Anyone who tried to install their upgrade version of Windows 7 to a fresh drive was treated to a cruel wake up call. Not when they installed the OS, not even after they installed all their applications, but when the time came to activate. The deal with upgrade media is simple, an existing, and activated copy of Windows must exist on the hard drive prior to installation, or be prepared to start over. To make matters worse, the activation warning doesn't even give you a phone number to call and appeal you're case. The good news is you’re not dead in the water, that is, as long as you're comfortable making a few simple registry edits.
This guide will give you tips on all the upgrading scenarios, and even teach you how to use your upgrade DVD to perform a clean install on a fresh system with no prior OS. We show you how to turn the tables on the dreaded activation error code 0xC004F061: "The Software Licensing Service determined that this specified product key can only be used for upgrade, not for clean installations."
First, lets quickly review what you can do with the upgrade disk, and how you should approach each upgrade scenario.
You’re doing an in-place upgrade from the same edition of Vista to the same edition of Windows 7. For example, Windows Vista Home Premium to Windows 7 Home Premium, Windows Vista Ultimate to Windows 7 Ultimate, etc.
Just pop in your upgrade DVD while in Vista and follow the prompts, this one is drop dead simple! Activation should go off without a hitch.
You're upgrading your copy of Windows Vista to a different edition of Windows 7. For example, Vista Ultimate to Windows 7 Home Premium, or Vista Business to Windows 7 Ultimate.
You will need to boot from the CD and perform a clean install. Do not format your drive using any program other than the Windows installer, or you will be forced to perform the registry hack listed below in order to activate.
If you install Windows 7 to the same drive that Vista is currently located on without formatting, the contents will be moved to Windows.old that you can sift through or delete later.
You’re doing a clean install of Windows 7, and Windows Vista, Windows XP, or Windows 2000 is currently installed.
Do not format your drive using anything other than the Windows installer. Simply boot from the CD and either format the drive when given the option, or install to the same drive which will create a Windows.old folder with your previous data.
You have a freshly built system with a totally blank or formatted hard drive.
You could install a previous version of Windows, activate it, then go ahead and install Windows 7 using one of the scenarios listed above which some call “The Double Install Method”, or you could follow the steps on the next page to trick the activation service into thinking it found a previous version.
A true geek has never been intimidated by the registry, but lets face it, it's a mess in there. To access the registry you will first need to open up the start menu and type " regedit " into the search field, followed by enter. To find the proverbial needle in this haystack, you will need to navigate through the tabs listed on the left in the following order:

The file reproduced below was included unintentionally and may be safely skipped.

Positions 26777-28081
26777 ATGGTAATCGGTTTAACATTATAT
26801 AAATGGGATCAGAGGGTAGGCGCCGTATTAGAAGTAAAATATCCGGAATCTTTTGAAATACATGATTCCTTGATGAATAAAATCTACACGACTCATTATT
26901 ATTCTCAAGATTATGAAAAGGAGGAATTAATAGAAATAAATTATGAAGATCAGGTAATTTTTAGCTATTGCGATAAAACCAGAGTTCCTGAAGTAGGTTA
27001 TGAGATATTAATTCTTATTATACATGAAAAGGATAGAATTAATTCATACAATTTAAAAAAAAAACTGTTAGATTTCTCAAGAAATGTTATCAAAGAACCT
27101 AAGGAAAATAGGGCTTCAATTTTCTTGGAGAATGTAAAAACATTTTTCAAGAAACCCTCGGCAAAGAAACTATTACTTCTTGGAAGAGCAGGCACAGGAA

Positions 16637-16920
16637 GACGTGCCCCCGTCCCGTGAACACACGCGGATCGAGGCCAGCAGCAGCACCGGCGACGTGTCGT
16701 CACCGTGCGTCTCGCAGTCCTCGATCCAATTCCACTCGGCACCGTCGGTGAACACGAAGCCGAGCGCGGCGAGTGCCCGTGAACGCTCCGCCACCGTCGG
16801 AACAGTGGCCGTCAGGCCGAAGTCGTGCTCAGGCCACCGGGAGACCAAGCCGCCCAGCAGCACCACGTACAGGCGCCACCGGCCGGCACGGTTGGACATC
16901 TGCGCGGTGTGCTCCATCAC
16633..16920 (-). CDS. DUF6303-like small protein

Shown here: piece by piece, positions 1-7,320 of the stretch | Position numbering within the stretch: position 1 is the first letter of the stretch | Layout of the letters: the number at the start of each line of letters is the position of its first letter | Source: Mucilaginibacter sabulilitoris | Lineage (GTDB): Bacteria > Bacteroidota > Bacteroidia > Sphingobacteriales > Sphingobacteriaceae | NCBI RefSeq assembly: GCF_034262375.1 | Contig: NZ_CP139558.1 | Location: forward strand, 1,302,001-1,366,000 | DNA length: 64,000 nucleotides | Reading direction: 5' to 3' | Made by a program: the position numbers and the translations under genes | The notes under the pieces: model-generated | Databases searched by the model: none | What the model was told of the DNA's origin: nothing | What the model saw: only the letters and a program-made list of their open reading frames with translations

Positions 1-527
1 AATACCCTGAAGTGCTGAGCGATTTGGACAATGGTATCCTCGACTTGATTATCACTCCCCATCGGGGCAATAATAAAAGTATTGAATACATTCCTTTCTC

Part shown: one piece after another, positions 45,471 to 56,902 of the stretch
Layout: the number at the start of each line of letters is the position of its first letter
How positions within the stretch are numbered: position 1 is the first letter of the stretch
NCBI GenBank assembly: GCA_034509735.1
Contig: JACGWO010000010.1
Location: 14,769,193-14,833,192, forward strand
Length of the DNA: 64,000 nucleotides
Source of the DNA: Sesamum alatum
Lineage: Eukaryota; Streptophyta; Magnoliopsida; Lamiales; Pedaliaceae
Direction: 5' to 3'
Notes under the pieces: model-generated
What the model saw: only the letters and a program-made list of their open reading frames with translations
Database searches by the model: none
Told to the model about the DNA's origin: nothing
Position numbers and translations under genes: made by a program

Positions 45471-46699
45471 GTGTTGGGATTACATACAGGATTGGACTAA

HKEY_LOCAL_MACHINE/Software/Microsoft/Windows/CurrentVersion/Setup/OOBE/ . If you don't like doing it the hard way just click Edit then Find and type MediaBootInstall into the search field, and press enter.
Once found, double click MediaBootInstall and change the "1" to a "0". Once you have finished this, simply click Ok and close out the Registry Editor.
Before we try to activate our copy of Windows, we need to reset or "Re-Arm" the activation sequence. To do this, simply open up the start menu and type cmd but instead of just pressing enter, you need to press " Ctrl " + " Shift " + " Enter " to run it as an administrator. You can also accomplish this by clicking the start menu, typing cmd into the search box, then right clicking the command prompt application and selecting Run as administrator .
Once the command prompt appears type slmgr /rearm and press enter . Next simply type Exit and hit enter again, after which it will ask you to restart your machine.
It’s worth mentioning that this tip will allow you to reset the 30-day activation period for new installs. On Vista it worked 3 times before refusing to add any more time, but the RTM of Windows 7 hasn’t been out long enough for us to re-test the feature. I expect it would be much the same and it allows you to make sure your system is 100% stable before using up an activation.
The final step is to simply bring up the start menu, type " Activate Windows ", then follow the prompts to success. This is a known working solution to perform a fresh install using upgrade media, but let me warn you now, it may eventually get patched out. With this in mind, it’s probably best to make sure activating is the first thing you do before you hit up Windows Update if you're trying this on SP1 or SP2.
Its unfortunate that Microsoft didn’t choose to enforce the honor system method when it comes to upgrading, but I suppose you can’t begrudge them their attempts to stem piracy. As for why Microsoft was so tight lipped about the exact upgrade requirements, we’ll probably never know, but it was likely just an attempt to avoid further controversy.
All things considered however, its rather underhanded to allow users to install without a product key, fine tune their systems, then not allow them to activate, with no phone number to call and petition your case. This happened to me simply because the installer failed the first time, and was then faced with a fresh disk when it came time for round 2.
How do you think the upgrade process was handled? Let us know in the comments below.
If you’re looking for help on how to install Windows 7 as a Dual boot, check our step by step tutorial .
And if you didn’t find the answer to your upgrade question here, that’s probably because it was covered in our past guide .